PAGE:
5. The Man Who Came to Dinner
Directed by William Keighley
Written by Julius J. Epstein and Philip G. Epstein, from a play by George S. Kaufman and Moss Hart

"I became a nurse because all my life, ever since I was a little girl, I was filled with the idea of serving a suffering humanity. After one month with you, Mr. Whiteside, I am going to work in a munitions factory."

6. The Palm Beach Story
Written and directed by Preston Sturges

"Sex always has something to do with it, dear."

7. The Major and the Minor
Directed by Billy Wilder
Written by Wilder and Charles Brackett, from a play by Edward Childs Carpenter

"Those innocent little panzer divisions in sheep's clothing."

8. La Nuit Fantastique
Directed by Marcel L'Herbier
Written by Louis Chavance and Maurice Henry

A surrealist romance.

9. To Be or Not to Be
Directed by Ernst Lubitsch
Written by Edwin Justus Mayer, from a story by Melchior Lengyel

Hey, Chaplin: This is how you do an anti-Nazi comedy.

10. The Male Animal
Directed by Elliott Nugent
Written by Stephen Morehouse Avery, Julius J. Epstein, and Philip G. Epstein, from a play by James Thurber and Elliott Nugent

The most political jocks-vs.-nerds movie ever made.

Honorable mentions:

11. The Road to Morocco (David Butler)
12. The Murderer Lives at Number 21 (Henri-Georges Clouzot)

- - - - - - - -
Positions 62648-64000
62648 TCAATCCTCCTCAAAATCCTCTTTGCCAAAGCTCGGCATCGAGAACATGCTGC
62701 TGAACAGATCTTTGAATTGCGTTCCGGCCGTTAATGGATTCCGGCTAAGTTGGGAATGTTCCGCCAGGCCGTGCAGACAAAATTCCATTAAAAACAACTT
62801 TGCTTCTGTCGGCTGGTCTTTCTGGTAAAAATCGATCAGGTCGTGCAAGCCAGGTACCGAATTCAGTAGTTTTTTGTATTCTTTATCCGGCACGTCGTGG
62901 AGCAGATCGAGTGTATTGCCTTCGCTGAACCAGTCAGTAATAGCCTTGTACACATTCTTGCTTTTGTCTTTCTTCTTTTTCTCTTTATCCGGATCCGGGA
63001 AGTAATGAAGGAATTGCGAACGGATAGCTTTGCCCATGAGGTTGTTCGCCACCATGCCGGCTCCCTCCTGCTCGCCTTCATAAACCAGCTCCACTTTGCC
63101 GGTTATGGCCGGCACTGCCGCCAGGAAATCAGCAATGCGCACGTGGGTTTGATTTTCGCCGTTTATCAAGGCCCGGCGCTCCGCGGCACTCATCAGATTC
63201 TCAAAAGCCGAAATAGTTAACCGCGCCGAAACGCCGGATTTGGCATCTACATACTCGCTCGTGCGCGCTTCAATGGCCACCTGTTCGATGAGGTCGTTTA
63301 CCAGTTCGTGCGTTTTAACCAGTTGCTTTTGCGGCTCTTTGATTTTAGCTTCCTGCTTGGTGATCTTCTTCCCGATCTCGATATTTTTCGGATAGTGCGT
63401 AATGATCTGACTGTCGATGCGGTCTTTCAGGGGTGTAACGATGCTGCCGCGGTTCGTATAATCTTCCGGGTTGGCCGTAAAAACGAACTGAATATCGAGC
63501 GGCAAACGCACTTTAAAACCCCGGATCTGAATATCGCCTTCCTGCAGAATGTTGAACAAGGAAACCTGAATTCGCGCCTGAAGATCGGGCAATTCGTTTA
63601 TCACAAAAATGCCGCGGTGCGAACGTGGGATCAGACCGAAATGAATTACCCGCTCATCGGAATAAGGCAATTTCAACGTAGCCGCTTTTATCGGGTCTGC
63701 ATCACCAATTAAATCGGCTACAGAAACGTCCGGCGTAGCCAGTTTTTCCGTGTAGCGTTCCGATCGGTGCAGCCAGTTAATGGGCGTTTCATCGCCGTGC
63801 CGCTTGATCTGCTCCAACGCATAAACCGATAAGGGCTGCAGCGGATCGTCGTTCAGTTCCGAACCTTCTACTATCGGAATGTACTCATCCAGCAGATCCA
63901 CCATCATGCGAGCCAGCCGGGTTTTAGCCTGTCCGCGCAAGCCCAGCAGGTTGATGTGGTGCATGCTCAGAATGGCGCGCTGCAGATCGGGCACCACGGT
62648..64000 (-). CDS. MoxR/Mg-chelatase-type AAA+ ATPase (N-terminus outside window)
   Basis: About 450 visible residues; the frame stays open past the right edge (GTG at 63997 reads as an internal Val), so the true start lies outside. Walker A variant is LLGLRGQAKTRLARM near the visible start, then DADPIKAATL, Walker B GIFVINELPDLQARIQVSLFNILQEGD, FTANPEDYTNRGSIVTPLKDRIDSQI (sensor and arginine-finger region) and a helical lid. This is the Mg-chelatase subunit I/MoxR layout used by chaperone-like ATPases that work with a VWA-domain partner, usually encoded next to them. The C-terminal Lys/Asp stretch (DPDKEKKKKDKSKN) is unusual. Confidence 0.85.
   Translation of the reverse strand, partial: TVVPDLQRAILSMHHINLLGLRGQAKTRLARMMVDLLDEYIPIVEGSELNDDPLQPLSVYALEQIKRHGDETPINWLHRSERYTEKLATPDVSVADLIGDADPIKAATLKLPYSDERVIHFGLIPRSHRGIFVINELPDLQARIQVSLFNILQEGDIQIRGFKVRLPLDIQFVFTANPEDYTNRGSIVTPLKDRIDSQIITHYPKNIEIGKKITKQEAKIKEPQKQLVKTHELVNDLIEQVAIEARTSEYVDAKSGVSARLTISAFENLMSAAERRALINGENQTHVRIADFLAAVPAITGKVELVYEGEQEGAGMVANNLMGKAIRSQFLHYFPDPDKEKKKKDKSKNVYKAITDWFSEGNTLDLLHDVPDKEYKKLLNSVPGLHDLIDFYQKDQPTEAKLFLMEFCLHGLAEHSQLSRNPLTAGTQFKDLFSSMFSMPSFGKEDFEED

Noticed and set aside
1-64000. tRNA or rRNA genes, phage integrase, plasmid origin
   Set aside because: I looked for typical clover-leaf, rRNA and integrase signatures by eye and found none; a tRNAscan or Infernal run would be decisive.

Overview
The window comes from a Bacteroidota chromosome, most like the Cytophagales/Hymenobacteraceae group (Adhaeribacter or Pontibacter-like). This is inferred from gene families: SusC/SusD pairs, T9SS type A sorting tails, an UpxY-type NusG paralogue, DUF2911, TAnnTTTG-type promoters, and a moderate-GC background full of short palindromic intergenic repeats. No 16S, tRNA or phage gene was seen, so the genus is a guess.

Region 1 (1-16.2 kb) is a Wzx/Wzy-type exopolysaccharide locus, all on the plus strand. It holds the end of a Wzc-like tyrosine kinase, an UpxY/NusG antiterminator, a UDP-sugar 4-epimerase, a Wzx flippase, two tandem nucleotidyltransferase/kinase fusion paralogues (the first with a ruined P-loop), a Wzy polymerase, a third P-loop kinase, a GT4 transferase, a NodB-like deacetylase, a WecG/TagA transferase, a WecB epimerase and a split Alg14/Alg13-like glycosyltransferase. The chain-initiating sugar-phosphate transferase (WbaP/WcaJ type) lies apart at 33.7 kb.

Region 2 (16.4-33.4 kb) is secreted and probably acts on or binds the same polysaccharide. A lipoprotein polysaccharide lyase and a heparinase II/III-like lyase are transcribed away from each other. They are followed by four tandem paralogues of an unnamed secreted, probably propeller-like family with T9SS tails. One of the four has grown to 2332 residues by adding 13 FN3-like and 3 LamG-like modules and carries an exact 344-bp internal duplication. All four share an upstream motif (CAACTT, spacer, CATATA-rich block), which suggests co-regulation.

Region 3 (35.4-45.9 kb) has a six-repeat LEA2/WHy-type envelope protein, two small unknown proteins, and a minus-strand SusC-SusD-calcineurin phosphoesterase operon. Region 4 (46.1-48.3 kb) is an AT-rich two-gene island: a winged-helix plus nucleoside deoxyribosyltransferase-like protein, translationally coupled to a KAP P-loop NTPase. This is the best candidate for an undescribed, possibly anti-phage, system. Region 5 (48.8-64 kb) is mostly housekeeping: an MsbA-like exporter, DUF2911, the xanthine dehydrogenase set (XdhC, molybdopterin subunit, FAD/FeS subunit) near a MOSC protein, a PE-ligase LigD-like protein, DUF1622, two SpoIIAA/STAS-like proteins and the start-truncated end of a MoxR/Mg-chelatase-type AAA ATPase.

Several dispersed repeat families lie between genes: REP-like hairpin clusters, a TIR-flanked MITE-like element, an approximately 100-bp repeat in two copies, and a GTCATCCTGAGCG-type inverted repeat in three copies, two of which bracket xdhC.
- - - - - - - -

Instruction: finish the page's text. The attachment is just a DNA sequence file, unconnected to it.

13. Random Harvest (Mervyn LeRoy)
14. This Gun for Hire (Frank Tuttle)
15. Holiday Inn (Mark Sandrich)
16. Went the Day Well? (Alberto Cavalcanti)
17. The Early Bird Dood It (Tex Avery)
18. The Hare-Brained Hypnotist (Friz Freleng)
19. Symphony Hour (Riley Thomson)
20. Headlights in the Fog (Gianni Franciolini)

Of the films of 1942 that I haven't seen, I'm most interested in O Pátio das Cantigas.

posted by Jesse 8:29 AM
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Sunday, January 01, 2023
'52 CARD PICKUP: So far, I've blogged my favorite films of
2012, 2002, 1992, 1982, 1972, and 1962. Now we enter the '50s.

When the Motion Picture Academy looked back at 1952, it gave its Best Picture award to The Greatest Show on Earth. That one is a ludicrous, bloated spectacle, and the conventional wisdom these days is to dismiss it, but I have to confess I kind of like it. Still, there never was a chance that it would make it onto my list.

1. Ikiru
Directed by Akira Kurosawa
Written by Kurosawa, Shinobu Hashimoto, and Hideo Oguni

This would make an interesting double feature with It's a Wonderful Life.

2. The Tragedy of Othello, a Moor of Venice
Directed by Orson Welles
Written by Welles, from a play by William Shakespeare

My favorite Shakespeare movie. Or, at least, my favorite that isn't a loose adaptation set in Japan.

3. Singin' in the Rain
Directed by Gene Kelly and Stanley Donen
Written by Betty Comden and Adolph Green